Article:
Icinga Object Configuration

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A localhost monitoring setup

Let us take a close look at our current setup, which we created, for monitoring a localhost. Icinga by default comes with object configuration for a localhost. The object configuration files are inside /etc/icinga/objects for default installations.

$ ls /etc/icinga/objects commands.cfg notifications.cfg templates.cfg contacts.cfg printer.cfg timeperiods.cfg localhost.cfg switch.cfg windows.cfg

There are several configuration files with object definitions. Together, these object definitions define the monitoring setup for monitoring some services on a localhost.

Let’s first look at localhost.cfg, which has most of the relevant configuration. We have a host definition:

define host{ use linux-server host_name localhost alias localhost address }

The preceding object block defines one object, that is, the host that we want to monitor, with details such as the hostname, alias for the host, and the address of the server—which is optional, but is useful when you don’t have DNS record for the hostname. We have a localhost host object defined in Icinga with the preceding object configuration.

The localhost.cfg file also has a hostgroup defined which is as follows:

define hostgroup { hostgroup_name linux-servers alias Linux Servers members localhost // host_name of the host object }

The preceding object defines a hostgroup with only one member, localhost, which we will extend later to include more hosts. The members directive specifies the host members of the hostgroup. The value of this directive refers to the value of the host_name directive in the host definitions. It can be a comma-separated list of several hostnames. There is also a directive called hostgroups in the host object, where you can give a comma-separated list of names of the hostgroups that we want the host to be part of. For example, in this case, we could have omitted the members directive in the hostgroup definition and specified a hostgroups directive, which has the value linux-servers, in the localhost host definition.

At this point, we have a localhost host and a linux-servers hostgroup, and localhost is a member of linux-servers. This is illustrated in the following figure:

Going further into localhost.cfg, we have a bunch of service object definitions that follow. Each of these definitions indicate the service on a localhost that we want to monitor with the host_name directive.

define service { use local-service host_name localhost service_description PING check_command check_ping!100.0,20%!500.0,60% }

This is one of the service definitions. The object defines a PING service check that monitors the reachability. The host_name directive specifies the host that this service check should be associated with, which in this case is localhost. Again, the value of the host_name directive here should reflect the value of the host_name directive defined in the host object definition. So, we have a PING service check defined for a localhost, which is illustrated by following figure:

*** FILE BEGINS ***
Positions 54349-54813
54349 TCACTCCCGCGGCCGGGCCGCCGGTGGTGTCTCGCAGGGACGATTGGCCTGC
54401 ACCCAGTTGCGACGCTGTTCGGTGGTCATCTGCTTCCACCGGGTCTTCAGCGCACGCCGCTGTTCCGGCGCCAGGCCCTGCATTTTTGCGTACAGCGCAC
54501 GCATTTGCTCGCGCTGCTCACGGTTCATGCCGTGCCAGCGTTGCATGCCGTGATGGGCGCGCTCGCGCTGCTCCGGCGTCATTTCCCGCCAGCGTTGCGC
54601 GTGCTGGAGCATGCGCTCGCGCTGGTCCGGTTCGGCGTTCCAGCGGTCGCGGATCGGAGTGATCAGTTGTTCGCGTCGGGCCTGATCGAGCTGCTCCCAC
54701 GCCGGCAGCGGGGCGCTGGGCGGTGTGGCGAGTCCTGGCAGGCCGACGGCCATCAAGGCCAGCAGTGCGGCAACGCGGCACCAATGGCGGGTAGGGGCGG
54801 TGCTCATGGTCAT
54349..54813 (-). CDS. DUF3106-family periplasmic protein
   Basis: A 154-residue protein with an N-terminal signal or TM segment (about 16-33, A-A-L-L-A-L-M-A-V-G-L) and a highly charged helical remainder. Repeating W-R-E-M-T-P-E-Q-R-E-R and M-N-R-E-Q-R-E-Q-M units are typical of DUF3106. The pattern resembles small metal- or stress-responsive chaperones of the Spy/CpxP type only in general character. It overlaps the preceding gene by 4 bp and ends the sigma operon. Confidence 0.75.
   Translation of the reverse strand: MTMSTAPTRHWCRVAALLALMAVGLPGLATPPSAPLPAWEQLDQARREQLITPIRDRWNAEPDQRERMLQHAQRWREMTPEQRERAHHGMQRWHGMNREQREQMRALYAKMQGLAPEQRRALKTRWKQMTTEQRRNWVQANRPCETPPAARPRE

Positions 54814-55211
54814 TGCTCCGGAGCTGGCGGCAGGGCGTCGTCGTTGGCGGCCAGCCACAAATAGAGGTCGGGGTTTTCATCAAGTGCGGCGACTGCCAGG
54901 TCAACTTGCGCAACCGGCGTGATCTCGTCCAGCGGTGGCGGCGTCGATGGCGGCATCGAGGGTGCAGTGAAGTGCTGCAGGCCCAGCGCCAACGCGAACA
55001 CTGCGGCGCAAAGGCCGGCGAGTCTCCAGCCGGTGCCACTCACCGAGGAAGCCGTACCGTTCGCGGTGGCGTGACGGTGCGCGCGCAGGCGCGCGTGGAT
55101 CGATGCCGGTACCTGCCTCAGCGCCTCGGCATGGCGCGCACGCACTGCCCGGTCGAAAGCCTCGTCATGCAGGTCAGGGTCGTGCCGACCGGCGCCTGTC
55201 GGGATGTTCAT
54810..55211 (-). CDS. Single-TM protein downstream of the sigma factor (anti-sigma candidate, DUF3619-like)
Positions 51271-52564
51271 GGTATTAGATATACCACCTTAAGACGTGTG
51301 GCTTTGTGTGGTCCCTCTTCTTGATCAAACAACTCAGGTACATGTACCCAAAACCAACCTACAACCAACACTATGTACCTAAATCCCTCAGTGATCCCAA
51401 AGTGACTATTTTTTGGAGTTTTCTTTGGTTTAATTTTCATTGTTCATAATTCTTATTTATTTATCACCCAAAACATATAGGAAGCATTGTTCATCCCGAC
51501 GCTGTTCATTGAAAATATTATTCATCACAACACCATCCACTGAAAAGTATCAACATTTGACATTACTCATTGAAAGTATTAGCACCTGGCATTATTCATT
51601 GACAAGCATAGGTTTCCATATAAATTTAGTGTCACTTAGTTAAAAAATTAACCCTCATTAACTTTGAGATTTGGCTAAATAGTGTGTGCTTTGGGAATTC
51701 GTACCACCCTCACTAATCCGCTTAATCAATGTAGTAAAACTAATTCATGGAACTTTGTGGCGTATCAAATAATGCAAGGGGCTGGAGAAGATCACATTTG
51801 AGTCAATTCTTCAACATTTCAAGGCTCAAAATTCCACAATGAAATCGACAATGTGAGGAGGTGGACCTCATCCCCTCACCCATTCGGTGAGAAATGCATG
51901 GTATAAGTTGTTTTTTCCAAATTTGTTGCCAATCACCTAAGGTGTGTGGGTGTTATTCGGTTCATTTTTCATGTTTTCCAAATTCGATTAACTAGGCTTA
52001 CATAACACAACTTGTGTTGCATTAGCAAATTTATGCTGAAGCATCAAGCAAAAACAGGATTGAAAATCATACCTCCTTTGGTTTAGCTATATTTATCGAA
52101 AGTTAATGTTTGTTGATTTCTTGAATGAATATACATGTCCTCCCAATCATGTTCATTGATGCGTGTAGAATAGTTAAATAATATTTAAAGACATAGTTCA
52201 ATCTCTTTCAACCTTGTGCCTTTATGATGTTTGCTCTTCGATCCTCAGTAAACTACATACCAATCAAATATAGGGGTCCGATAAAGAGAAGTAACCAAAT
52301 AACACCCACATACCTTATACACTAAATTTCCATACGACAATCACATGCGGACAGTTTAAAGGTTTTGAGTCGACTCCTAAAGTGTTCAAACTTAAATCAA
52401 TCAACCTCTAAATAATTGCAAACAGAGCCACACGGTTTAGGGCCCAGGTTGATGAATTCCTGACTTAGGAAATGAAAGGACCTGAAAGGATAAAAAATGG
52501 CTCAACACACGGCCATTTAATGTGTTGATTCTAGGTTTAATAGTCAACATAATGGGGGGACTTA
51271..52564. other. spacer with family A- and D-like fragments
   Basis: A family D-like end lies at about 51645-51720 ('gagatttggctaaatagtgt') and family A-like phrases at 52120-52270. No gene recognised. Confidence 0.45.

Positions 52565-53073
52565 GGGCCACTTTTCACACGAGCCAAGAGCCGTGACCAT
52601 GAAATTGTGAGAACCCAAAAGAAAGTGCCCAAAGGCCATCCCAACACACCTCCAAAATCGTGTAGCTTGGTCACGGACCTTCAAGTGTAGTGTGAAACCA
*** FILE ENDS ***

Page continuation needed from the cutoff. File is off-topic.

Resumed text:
There are several such service definitions that are placed on a localhost. Each service has a check_command directive that specifies the command for monitoring that service.

Note that the exclamation marks in the check_command values are the command argument separators. So, cmd!foo!bar indicates that the command is cmd with foo as its first argument and bar as the second.

It is important to remember that the check_ping part in check_command in the preceding example does not mean the check_ping executable that is in /usr/lib64/nagios/plugins/check_ping for most installations; it refers to the Icinga object of type command. In our setup, all command object definitions are inside commands.cfg.

The commands.cfg file has the command object definition for check_ping.

define command { command_name check_ping command_line $USER1$/check_ping -H $HOSTADDRESS$ -w $ARG1$ -c $ARG2$ -p 5 }

The check_command value in the PING service definition refers to the preceding command object, which indicates the exact command to be executed for performing the service check. $USER1$ is a user-defined Icinga macro. Macros in Icinga are like variables that can be used in various object definitions to wrap data inside these variables. Some macros are predefined, while some are user defined. These user macros are usually defined in /etc/icinga/resources.cfg:


So replace the $USER1$ macro with its value, and execute:

$ value/of/USER1/check_ping --help

This command will print the usual usage string with all the command-line options available. $ARG1$ and $ARG2$ in the command definition are macros referring to the arguments passed in the check_command value in the service definition, which are 100.0,20% and 500.0,60% respectively for the PING service definition. We will come to this later. As noted earlier, the status of the service is determined by the exit code of the command that is specified in the command_line directive in command definition.

We have many such service definitions for a localhost in localhost.cfg, such as Root Partition (monitors disk space), Total Processes, Current Load, HTTP, along with command definitions in commands.cfg for check_commands of each of these service definitions.